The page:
Extraction and analysis go local, shifting from the lab to the field.
Due to the rapid increase in mobile device evidence, law enforcement agencies can no longer rely solely on forensic labs at the state and federal levels. Whether as part of a search incident to arrest, the forensic preview of digital media during execution of a search warrant, or a consent to search while evaluating a complaint, almost 44 percent of survey respondents now extract mobile data in the field. "Digital forensics is becoming democratized," said D/Sgt Peter Salter of the Police Service of Northern Ireland eCrime Unit. "Specialized expertise will always be an important strategic element within overall capability to produce robust evidence for court. However, specialists and case investigators alike both benefit from having the capability to examine exhibits locally and on the frontline. Within agreed procedures, this approach enables investigators to determine which exhibits require more in-depth investigation, as well as provide frontline investigators with rapid, controlled access to digital evidence in order to inform their critical decision making."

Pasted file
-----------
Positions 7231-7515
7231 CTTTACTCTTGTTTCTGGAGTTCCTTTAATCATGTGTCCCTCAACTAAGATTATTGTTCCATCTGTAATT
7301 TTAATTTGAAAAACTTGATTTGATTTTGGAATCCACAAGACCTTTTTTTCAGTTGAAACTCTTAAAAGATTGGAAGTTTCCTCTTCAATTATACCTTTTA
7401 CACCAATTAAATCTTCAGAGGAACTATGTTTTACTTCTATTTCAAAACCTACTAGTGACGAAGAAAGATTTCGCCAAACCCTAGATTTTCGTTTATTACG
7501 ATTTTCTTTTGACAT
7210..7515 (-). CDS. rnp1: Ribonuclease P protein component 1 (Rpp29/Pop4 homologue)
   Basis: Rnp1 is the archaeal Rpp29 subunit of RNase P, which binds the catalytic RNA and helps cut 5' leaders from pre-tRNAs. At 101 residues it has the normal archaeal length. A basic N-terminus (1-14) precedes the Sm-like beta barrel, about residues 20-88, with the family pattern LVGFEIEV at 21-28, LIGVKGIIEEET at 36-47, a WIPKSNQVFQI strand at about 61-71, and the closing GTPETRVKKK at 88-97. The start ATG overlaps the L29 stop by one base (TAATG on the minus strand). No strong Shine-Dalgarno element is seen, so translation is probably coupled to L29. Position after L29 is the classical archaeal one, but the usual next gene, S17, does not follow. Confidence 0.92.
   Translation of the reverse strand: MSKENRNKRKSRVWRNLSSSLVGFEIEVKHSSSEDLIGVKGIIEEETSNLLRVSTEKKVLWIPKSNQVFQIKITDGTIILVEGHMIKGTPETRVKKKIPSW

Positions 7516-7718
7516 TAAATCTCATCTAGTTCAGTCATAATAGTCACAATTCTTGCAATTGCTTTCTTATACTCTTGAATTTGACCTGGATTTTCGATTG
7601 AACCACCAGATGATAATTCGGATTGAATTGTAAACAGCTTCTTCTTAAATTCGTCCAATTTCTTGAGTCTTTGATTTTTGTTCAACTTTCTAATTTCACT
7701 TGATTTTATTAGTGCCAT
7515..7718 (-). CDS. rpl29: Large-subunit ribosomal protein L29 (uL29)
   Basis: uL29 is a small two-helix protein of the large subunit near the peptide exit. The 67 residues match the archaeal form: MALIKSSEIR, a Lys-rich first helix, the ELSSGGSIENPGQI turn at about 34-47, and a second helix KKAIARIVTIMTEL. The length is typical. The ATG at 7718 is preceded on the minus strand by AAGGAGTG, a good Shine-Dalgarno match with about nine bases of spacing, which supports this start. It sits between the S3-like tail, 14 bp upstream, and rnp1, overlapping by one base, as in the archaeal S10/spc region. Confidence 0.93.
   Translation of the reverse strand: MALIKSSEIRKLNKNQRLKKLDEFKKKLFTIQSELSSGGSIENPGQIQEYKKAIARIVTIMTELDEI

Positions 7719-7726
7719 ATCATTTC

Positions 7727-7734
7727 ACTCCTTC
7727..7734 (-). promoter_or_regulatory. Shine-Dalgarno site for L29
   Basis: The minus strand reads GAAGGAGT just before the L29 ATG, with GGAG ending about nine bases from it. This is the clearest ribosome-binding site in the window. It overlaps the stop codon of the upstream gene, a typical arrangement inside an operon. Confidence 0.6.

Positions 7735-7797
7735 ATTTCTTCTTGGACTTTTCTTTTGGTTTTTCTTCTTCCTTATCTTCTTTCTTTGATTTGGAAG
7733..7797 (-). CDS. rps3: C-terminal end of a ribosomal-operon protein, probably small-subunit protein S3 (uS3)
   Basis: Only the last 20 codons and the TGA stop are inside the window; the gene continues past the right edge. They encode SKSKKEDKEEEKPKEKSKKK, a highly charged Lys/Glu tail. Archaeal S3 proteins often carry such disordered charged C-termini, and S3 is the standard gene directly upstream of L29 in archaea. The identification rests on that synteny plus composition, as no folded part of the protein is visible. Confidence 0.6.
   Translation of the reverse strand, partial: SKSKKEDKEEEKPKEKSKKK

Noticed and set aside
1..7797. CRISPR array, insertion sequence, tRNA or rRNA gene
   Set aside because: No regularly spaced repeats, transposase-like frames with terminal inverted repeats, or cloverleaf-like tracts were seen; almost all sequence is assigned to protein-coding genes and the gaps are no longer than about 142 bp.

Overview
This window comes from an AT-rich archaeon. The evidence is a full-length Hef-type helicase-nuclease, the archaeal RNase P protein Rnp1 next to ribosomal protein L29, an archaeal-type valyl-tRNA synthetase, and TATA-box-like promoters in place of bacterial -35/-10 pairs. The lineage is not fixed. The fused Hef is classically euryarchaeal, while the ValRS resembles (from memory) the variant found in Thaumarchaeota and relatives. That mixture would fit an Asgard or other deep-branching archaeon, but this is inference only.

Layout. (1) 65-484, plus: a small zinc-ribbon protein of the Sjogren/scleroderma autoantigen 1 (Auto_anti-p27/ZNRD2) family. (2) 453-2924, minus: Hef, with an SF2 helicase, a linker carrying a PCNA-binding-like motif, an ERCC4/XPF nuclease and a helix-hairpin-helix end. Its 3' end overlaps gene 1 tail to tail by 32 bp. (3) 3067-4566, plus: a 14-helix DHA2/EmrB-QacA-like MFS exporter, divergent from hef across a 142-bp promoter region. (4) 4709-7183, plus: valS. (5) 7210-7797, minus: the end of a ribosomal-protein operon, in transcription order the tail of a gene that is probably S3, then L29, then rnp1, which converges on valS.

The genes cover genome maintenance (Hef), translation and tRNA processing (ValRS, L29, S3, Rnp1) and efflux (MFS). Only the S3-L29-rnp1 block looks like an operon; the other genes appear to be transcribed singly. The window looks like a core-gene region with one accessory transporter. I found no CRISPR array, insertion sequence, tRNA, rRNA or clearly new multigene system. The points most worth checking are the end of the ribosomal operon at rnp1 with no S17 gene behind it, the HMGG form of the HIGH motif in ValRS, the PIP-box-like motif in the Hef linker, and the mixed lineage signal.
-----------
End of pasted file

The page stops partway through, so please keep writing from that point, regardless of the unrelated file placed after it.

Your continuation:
The adoption of mobile devices has drastically changed the mobile forensics industry in just the last year alone, and the evolving landscape presents newer challenges that demand investigators to rethink the way they work.
In a new industry forecast issued today by Cellebrite, a leading provider of mobile forensic and mobile data transfer solutions, forensics experts reveal that multiple devices, field analysis, social evidence, Big Data and mobile malware will be the driving factors in shaping the industry this year. According to the research, the following trends will directly shape mobile forensics in the coming months.
Here are the top 10 strategic technology trends that will impact most organizations in 2017. Strategic technology trends are defined as those with substantial disruptive potential or those reaching the tipping point over the next five years. ... More >>